On the topic of longterm pandemic changes, Pena said said she saw it hurting enrollment and that engaging families would be important while Garcia encouraged looking at what’s worked for the district in the pandemic.
Crane Aliseda said skills learned in the pandemic will likely boost teacher efficiency, but that mental health will be an important factor to address when school resumes, while Regalado said permanent changes remain to be seen but likely will affect facility use and mental health.
On the topic of whether it was time to raise taxes in the district, Garcia said the subject was worth looking into while Pena gave that question a resounding no.
Crane Aliseda said not only was it not the time to do so but that doing so wouldn’t be allowed currently because of state legislation, while Regalado gave it an emphatic no and suggested alternate funding routes.
Asked about whether teacher pay needed to be more competitive, Pena said she believed teachers deserve a pay increase but that the district should focus more on what makes teachers stay rather than what makes them leave, while Garcia said the district is paying teachers competitively but that a study should be conducted on salaries.
Crane Aliseda said the district certainly needs to do more to incentivize teachers to stay in the classroom and Regalado said she would be committed to finding more money for teachers.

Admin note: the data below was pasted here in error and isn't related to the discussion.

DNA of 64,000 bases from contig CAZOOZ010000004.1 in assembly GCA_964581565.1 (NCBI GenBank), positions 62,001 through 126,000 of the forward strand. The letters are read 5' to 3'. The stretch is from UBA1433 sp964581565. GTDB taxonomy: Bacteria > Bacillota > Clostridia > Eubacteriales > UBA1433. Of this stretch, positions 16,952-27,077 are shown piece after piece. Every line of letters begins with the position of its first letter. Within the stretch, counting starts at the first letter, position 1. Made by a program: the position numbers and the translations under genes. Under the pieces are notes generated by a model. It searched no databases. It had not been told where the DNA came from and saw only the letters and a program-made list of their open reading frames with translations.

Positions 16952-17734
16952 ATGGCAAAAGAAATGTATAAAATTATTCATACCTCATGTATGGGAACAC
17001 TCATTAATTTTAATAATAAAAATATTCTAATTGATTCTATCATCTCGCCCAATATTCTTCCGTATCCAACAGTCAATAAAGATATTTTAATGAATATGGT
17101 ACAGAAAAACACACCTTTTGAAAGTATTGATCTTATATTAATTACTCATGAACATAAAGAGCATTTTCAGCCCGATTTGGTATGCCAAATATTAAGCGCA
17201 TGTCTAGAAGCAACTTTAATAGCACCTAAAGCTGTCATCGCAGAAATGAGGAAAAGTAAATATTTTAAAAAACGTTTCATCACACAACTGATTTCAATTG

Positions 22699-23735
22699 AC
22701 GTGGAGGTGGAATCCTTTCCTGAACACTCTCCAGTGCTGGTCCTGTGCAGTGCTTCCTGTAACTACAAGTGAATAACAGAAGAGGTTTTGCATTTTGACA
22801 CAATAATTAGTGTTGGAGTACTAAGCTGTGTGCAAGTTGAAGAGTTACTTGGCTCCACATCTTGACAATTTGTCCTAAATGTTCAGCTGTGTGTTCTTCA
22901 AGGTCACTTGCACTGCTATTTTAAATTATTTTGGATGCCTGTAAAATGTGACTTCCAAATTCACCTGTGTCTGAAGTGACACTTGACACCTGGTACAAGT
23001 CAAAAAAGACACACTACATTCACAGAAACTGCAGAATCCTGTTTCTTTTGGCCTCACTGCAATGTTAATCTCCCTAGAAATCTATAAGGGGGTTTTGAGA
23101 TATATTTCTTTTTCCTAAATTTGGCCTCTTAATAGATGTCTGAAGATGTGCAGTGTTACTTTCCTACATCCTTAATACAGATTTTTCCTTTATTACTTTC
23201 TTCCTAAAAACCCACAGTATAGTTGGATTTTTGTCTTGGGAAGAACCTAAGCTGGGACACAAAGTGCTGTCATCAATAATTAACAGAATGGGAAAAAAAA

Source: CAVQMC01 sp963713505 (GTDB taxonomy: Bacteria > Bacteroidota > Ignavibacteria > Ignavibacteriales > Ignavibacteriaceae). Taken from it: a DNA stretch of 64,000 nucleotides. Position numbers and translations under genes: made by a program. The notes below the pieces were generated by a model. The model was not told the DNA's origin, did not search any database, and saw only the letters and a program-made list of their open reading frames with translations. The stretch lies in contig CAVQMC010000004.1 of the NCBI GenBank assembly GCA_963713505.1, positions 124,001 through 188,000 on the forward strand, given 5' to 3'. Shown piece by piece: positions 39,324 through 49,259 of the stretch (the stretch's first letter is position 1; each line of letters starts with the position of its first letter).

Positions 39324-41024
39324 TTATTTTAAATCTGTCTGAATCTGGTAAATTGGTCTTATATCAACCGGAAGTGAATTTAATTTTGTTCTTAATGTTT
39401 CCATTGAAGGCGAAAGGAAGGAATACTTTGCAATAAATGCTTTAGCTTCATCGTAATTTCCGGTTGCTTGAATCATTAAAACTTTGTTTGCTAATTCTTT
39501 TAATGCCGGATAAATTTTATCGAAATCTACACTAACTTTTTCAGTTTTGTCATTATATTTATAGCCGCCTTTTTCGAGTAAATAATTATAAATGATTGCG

On the subject of whether charter schools in Texas need more oversight Garcia said she believes in school choice and that MISD should rise to meet the challenge they present, while Pena said charter schools pick and choose who they bring in and it’s not fair.
Crane Aliseda said charter schools perpetuate inequality and financial hardships for traditional districts and Regalado said they do not have enough oversight and do get too much leeway.
Discussing how to address declining enrollment in the district, Crane Aliseda said the district faces significant challenges on that front and encouraged staying in McAllen ISD while Regalado said the district needs to embark on a more aggressive recruitment campaign to boost enrollment.
Pena suggested talking to people who stay at the district rather than people who are leaving while Garcia said she feels the enrollment situation isn’t as so bad and advocated continued advertising and recruitment.
Asked about whether it was time for the district to put another bond election in front of the voters, Regalado said she didn’t have the information to answer that question but that if elected she would like to discuss it and that any bond should be specific and communicated well. Crane Aliseda said it’s not the time for a bond and when it is the time the bond needs to be done in smaller chunks.
Pena said she couldn’t commit to supporting a bond issue due to the current financial climate while Garcia said the possibility of a bond warrants conversations and that she’d like to see it happen in the near future.
Incumbent Sam Saldivar Jr., who is running unopposed for Place 7, did not participate in the forum proper but did give a brief statement outlining his commitments at the beginning of the event.
“Consistently I’ve listened, learned to serve the whole community,” he said. “Leveraging my acquired skills, knowledge and experiences, I will continue to significantly contribute to the district’s positive results benefiting our children.”